Presentation on theme: "CPTED Crime Prevention Through Environmental Design Prepared By Cst Reid Smith Codiac Regional RCMP."— Presentation transcript:
CPTED Crime Prevention Through Environmental Design Prepared By Cst Reid Smith Codiac Regional RCMP
C.P.T.E.D - Site Audit Crime Prevention through Environmental Design (C.P.T.E.D. pronounced as Sep-ted) is a proactive crime fighting technique in which the proper design and effective use of parks, open spaces building(s) and the surroundings lead to a reduction in crime as well as an improvement in the quality of life for citizens of the community. It is very important to realize CPTED principals reduce the opportunity for crime, however programs should be implemented to tackle the ROOT CAUSE OF THE CRIMES affecting the areas where the audits are performed. These steps go hand in hand to create a safer environment to work live or play.
The four key concepts of C.P.T.E.D. are: 1. Access Control 2. Surveillance 3. Territorial Reinforcement 4. Lighting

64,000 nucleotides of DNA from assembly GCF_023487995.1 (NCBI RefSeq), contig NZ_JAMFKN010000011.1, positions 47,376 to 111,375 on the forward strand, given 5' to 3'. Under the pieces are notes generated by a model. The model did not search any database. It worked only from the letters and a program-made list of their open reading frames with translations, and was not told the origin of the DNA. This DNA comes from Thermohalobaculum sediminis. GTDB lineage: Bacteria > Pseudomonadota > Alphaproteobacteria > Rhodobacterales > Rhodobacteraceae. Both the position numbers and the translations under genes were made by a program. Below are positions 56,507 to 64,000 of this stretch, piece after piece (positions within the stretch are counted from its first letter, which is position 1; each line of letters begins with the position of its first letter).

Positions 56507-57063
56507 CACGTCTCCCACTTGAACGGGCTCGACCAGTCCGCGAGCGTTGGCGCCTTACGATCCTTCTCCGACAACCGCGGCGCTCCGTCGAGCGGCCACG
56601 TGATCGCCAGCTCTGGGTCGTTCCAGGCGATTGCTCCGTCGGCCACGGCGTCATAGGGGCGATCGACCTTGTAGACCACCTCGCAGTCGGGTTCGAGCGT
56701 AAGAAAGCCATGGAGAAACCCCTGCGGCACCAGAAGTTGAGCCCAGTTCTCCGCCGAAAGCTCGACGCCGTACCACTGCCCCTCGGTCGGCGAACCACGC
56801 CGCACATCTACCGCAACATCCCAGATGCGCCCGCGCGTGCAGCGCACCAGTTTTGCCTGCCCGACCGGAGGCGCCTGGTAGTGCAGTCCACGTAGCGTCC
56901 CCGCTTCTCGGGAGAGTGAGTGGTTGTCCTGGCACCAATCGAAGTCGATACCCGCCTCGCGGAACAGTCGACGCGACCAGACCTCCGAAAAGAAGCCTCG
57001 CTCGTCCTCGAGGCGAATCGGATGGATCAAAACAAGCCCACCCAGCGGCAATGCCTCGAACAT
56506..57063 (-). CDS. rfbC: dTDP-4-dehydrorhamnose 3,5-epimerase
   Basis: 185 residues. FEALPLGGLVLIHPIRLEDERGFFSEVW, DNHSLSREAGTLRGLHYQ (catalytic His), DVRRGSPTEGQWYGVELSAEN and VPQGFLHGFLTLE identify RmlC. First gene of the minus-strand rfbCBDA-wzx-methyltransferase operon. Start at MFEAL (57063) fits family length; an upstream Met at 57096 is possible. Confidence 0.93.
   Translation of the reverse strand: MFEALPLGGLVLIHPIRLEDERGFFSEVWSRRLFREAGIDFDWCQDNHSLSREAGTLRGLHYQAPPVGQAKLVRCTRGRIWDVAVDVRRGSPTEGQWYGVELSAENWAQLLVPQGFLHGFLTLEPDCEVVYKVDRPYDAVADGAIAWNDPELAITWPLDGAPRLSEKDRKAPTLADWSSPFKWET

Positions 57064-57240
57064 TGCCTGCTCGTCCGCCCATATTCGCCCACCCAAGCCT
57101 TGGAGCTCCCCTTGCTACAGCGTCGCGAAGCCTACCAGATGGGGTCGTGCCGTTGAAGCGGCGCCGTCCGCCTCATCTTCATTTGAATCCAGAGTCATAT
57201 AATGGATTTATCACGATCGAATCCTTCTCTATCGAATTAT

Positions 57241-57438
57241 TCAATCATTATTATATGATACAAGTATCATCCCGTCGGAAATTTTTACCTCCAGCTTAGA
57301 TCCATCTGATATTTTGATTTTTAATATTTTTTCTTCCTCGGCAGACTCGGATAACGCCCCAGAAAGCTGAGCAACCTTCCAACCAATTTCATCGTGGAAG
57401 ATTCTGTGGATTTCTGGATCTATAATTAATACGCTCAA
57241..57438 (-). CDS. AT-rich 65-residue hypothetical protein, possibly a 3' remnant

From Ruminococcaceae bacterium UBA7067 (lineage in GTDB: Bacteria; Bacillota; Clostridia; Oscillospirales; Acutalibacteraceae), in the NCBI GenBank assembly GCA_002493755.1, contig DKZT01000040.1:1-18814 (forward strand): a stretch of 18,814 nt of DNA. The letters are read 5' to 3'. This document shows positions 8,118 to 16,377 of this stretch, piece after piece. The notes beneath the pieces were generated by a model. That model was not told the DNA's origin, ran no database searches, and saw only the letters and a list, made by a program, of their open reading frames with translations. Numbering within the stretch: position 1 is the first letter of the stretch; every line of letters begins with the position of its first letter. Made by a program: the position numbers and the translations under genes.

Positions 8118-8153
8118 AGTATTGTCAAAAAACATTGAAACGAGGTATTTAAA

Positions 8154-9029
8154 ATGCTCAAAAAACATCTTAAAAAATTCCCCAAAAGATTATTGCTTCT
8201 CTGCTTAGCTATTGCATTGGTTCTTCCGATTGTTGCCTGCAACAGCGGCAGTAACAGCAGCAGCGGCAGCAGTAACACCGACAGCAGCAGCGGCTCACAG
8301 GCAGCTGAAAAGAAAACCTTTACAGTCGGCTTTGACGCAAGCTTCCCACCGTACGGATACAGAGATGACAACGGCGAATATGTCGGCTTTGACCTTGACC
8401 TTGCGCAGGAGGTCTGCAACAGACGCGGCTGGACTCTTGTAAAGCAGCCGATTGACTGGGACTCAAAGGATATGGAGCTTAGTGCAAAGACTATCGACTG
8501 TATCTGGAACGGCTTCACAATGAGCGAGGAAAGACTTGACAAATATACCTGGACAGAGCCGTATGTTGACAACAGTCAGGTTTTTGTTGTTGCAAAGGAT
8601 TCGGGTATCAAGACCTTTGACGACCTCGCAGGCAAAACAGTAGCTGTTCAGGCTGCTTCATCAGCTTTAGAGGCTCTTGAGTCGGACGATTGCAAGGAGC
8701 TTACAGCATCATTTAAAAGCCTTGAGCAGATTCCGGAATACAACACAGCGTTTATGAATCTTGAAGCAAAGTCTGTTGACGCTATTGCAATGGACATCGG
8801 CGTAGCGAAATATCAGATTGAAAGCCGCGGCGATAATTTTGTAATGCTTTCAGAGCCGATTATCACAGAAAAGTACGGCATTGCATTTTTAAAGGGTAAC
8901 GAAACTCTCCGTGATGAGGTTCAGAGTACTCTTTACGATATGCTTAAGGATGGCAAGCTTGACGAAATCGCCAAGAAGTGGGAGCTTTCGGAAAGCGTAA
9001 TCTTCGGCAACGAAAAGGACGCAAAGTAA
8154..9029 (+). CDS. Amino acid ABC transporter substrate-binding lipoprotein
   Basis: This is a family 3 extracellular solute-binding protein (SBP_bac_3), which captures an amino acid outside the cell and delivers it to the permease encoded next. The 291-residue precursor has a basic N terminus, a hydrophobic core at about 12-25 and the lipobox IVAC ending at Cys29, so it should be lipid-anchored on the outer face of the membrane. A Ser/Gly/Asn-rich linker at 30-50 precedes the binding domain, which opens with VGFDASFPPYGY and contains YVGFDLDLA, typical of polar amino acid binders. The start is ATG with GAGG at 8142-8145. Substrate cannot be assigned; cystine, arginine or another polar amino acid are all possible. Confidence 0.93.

Access Control Identify entrances and exits on the property and how public access is controlled Identify strengths and weaknesses to the existing routes Identify what changes could be done to create a more secure public access and deter potential vandals from creating negative or criminal activity
Surveillance Identify site lines around property and identify strengths and weakness. ie: No obstructions around entrances so that the staff can have clear view of public entering or exiting the property; no areas where there is concealment of someone hiding behind etc. Example is a motel clerk or grocery clerk having clear view of people coming in and going out and ability to see between aisles or shelves etc.
SURVEILLANCE Open windows allows for natural surveillance
Good open site lines to the bottom level of the garage
Territorial Reinforcement Well defined property lines whether it be landscaping or structure
Lighting Lighting is one of the key concepts to keep unwanted people from loitering or committing a criminal act simply by adding or intensifying existing lighting. A good example is having adequate lighting outside a bar area. This should deter groups from gathering after closure and reduce the risk of negative activity. A parking garage is another good example of having adequate lighting.